Winter will soon be upon us, bringing with it lower temperatures, earlier nightfall, ice and snow. Some will pack their bags and head south for warmer weather, but most will stay and endure what the coming winter will bring. For firefighters and EMS responders, it will become an even more treacherous and dangerous work environment, dealing with the cold, snow, and ice conditions that will further hamper operations.
Working in the winter environment requires extra caution, appropriate clothing, and one of the important responsibilities will be responding with apparatus when the road conditions will be less than favorable. These conditions will require extreme caution when responding and knowledge and familiarization with winter driving skills. It may also be helpful to have on board the apparatus a shovel, long handle preferred, and a salt/sand mixture should the apparatus becomes stuck en route or at the scene.
The initial part of the response will remain the same, know where you are going, choose a route, and buckle up before leaving quarters. Have all headlights and emergency lights operating when responding, this will help increase your visibility to other vehicles in storm conditions. Stick to the main roads for as long as possible, normally they will be in better condition than the side roads, and reduce your response speed by 50 percent or more according to road conditions.
Easy does it will be the key to a safe and successful response. Do not attempt to pass snow plows and sanding trucks as the vehicle operators may have limited visibility. When and if you do pass them, expect road conditions to be worse. Maintaining traction is an important element when driving in snow; try to maintain a constant speed, not so slow that you lose traction, or too fast that you lose control. Use a light touch on the accelerator and steering wheel to avoid loss of traction, once traction is lost you may begin skidding and lose steering control.
Be observant of road conditions and maintain a safe distance from other vehicles. Stay alert for hazards that you may encounter along your response route, and allow yourself plenty of room to maneuver and/or stop the apparatus. If the road is blocked by vehicles stuck in the snow, alter your response route and pass the information along to other responding apparatus via radio.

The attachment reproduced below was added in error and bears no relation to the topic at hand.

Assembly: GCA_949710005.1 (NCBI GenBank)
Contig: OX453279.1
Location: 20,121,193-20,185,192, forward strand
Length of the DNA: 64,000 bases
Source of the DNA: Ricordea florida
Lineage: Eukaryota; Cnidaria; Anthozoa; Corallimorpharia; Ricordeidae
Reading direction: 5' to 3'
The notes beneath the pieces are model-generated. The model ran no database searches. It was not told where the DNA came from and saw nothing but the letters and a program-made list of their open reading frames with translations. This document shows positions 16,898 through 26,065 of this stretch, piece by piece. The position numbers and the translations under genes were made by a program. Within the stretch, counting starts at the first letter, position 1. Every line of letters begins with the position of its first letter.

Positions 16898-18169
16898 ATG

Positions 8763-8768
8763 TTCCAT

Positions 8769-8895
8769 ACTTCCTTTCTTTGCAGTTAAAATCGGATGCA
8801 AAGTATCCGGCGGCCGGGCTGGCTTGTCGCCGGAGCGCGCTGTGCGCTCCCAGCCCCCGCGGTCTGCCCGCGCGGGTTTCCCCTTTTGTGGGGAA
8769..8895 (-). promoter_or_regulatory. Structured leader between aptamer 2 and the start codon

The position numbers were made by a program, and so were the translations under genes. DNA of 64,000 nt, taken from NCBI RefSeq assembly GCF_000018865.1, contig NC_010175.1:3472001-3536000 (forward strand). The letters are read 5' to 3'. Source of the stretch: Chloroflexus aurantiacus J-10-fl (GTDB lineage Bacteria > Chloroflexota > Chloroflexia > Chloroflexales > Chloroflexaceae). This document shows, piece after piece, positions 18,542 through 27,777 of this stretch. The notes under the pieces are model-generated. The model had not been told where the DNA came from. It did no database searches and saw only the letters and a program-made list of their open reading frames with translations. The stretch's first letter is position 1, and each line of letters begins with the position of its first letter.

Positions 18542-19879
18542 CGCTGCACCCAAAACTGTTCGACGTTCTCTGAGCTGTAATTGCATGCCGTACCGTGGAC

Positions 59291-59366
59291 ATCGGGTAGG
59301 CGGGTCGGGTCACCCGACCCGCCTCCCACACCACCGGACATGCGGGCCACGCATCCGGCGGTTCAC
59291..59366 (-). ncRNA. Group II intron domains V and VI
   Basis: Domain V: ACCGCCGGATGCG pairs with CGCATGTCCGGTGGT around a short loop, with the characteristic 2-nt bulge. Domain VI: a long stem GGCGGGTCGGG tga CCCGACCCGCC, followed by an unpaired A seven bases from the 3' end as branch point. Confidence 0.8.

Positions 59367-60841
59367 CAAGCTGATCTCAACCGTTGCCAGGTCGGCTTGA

Slow down and avoid sudden turns of the steering wheel, and sudden braking and accelerating that could cause a skid. In a skid, it’s important to regain control of your vehicle, especially if it skids sideways. To do this, decelerate by taking your foot off the accelerator, step on the clutch or shift to neutral, then look where you want your vehicle to go and steer in that direction.
Driving under snow and ice conditions require longer time and distance to stop. Prior to braking, reduce acceleration and let the weight of the apparatus and reduced engine speed assist in slowing the apparatus down. When braking, avoid locking up the brakes as this will put the apparatus into a skid, resulting in loss of steering control.
Some other winter weather conditions that emergency apparatus drivers should be aware of are black ice and early freezing of bridges, ramps and overpasses. Black ice may appear black and shiny or just like an ordinary roadway, especially at night. If you encounter black ice your vehicle can lose traction suddenly, remove your foot from the accelerator, and let the apparatus slow down while you attempt to control the steering as you cross the ice patch. Do not step on the brake! If your response area includes parkways, highways, and interstates, use caution on ramps when the roads are slick or appear that they may become that way.
Use caution also on bridges and overpasses when the temperature is hovering around freezing, no matter what time of year it is, as they will freeze first, remain frozen longer and may be slippery.
The use of tire chains on fire apparatus after a certain amount of snow has accumulated remains an option for many fire departments, especially in urban areas. Snow chains enable the vehicle to maintain better road traction; they do not reduce stopping distances.
The greatest benefit of using tire chains when weather conditions warrant there use is knowing that you have done all you can to complete your emergency response.
Incorporate into your departments’ driver training program a winter driving skills and techniques section, taught by qualified personnel to newer and less experienced personnel. The use of large empty parking areas, public or private, after a snowstorm and before they have been cleared of snow will prove to be a valuable asset to your training program.
Don’t forget to seek permission for use of the property before starting the training. If your department does use tire chains, include in your training how to install them on the apparatus, preferably during the summer months.
Till Next Time, Stay Safe and God Bless!
Merry Christmas and a Happy New Year!